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November 09, 2022

Phillies stay or go: Is Rhys Hoskins a World Series first baseman?

Phillies MLB
Rhys_Hoskins_Phillies_Blue_Jays_092022_KateFrese4.jpg Kate Frese/For PhillyVoice

Phillies first baseman Rhys Hoskins against the Blue Jays on September 20, 2022.

Rhys Hoskins redeemed himself.

After struggling at first base defensively for much of 2022 and having a very inconsistent experience at the plate, the Phillies' homegrown first basemen delivered two of the most memorable and important home runs in franchise history this postseason. In the NLCS against the Padres, despite making some mistakes in the field he hit four homers and had seven RBI in the five-game series win.

However, in the other three postseason series, Hoskins hit .135 with two homers in 52 at-bats. 

Hoskins is relatively expendable. He has one year left of arbitration control before free agency arrives for him in 2024. He will likely be owed somewhere in the $12 million range — a reasonable figure for a 30-home run hitter (with a modest .242 career batting average). But the Phillies can elect to move on — which is also unlikely. Moving him via trade is probably the most logical choice from an asset perspective.

The Phillies are going to need to find ways to improve their lineup heading into 2023 as they will have the expectations of defending National League champs to carry with them. There are not a ton of areas where the Phils can seek upgrades. The pitching staff is clearly going to be a spot of interest this offseason. The team also declined to retain Jean Segura at second base, opening up a spot for a superstar infielder like Trea Turner.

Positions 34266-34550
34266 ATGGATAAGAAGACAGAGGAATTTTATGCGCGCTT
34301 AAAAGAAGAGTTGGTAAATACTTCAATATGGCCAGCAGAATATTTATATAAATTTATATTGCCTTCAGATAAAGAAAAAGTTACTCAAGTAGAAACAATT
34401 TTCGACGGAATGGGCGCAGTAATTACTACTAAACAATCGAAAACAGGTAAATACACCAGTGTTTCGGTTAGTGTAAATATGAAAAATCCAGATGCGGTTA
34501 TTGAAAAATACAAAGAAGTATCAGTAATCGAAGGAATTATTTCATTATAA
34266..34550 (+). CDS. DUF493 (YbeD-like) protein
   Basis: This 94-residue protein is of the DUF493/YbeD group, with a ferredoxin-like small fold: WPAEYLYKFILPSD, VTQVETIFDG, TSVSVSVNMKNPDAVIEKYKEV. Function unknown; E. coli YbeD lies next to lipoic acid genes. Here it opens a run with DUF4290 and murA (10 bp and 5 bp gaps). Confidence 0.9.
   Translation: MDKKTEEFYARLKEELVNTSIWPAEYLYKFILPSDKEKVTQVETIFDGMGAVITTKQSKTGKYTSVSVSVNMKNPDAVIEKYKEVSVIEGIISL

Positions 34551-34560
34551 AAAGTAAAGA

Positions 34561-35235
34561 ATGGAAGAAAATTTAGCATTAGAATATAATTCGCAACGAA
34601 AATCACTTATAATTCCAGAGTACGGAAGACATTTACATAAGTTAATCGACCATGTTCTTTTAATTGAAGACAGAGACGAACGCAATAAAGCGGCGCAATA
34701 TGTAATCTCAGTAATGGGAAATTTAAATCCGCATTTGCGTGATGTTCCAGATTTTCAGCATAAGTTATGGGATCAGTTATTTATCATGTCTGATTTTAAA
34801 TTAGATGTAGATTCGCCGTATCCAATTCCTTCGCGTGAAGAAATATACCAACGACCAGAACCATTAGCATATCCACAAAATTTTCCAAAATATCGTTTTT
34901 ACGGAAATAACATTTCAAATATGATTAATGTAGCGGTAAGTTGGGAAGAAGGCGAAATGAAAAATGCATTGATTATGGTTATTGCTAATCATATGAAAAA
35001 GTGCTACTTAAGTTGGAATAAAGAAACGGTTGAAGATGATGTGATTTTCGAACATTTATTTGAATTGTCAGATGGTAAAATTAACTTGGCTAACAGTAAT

But first base is also a spot they can improve at.

Measuring up

According to Baseball Reference, the Phillies got 0.7 WAR from the first base position in 2022, the 12th-best mark of 30 MLB teams — the middle of the pack. Only second base (where they are upgrading over Segura), left field (where Nick Castellanos was playing) and center field (where Matt Vierling and Odúbel Herrera had the most plate appearances) were worse among Phillies position WAR rankings.

That certainly means the position can be improved upon. 

The Phillies had the second most errors at first base in the majors, 13 of them behind only the Giants (12 of those were Hoskins' fault, the most of any first baseman). As such, the fielding percentage at first was the worst in MLB in 2022. 

Are his 30 homers worth it all?


We mentioned the power, and Hoskins can bring it. He has averaged 36 homers per 162 games over his six-year career, with 98 RBI to boot. He also can be completely lights out for stints that really help a team with depth like the Phillies have.

Streaky players can vanish production-wise without as much consequence on a team built like the Phillies, and emerge in key spots to help fuel winning streaks. He's done just that a bunch over his career.

He also has excellent plate discipline, which is one of the reasons he's hit second a lot over his career. Hoskins saw the third most pitches of any hitter in all of baseball last season, drawing 4.3 of them per at-bat (behind Max Muncy and teammate Kyle Schwarber). He was also 17th in walks drawn in 2022 — and was first in that category a few seasons ago. 

Having a player who can help to wear out the opposing pitcher while bringing impressive power to the plate does have value. The value also exists in the contract, which for at least one season will be cheap for what he brings to the table.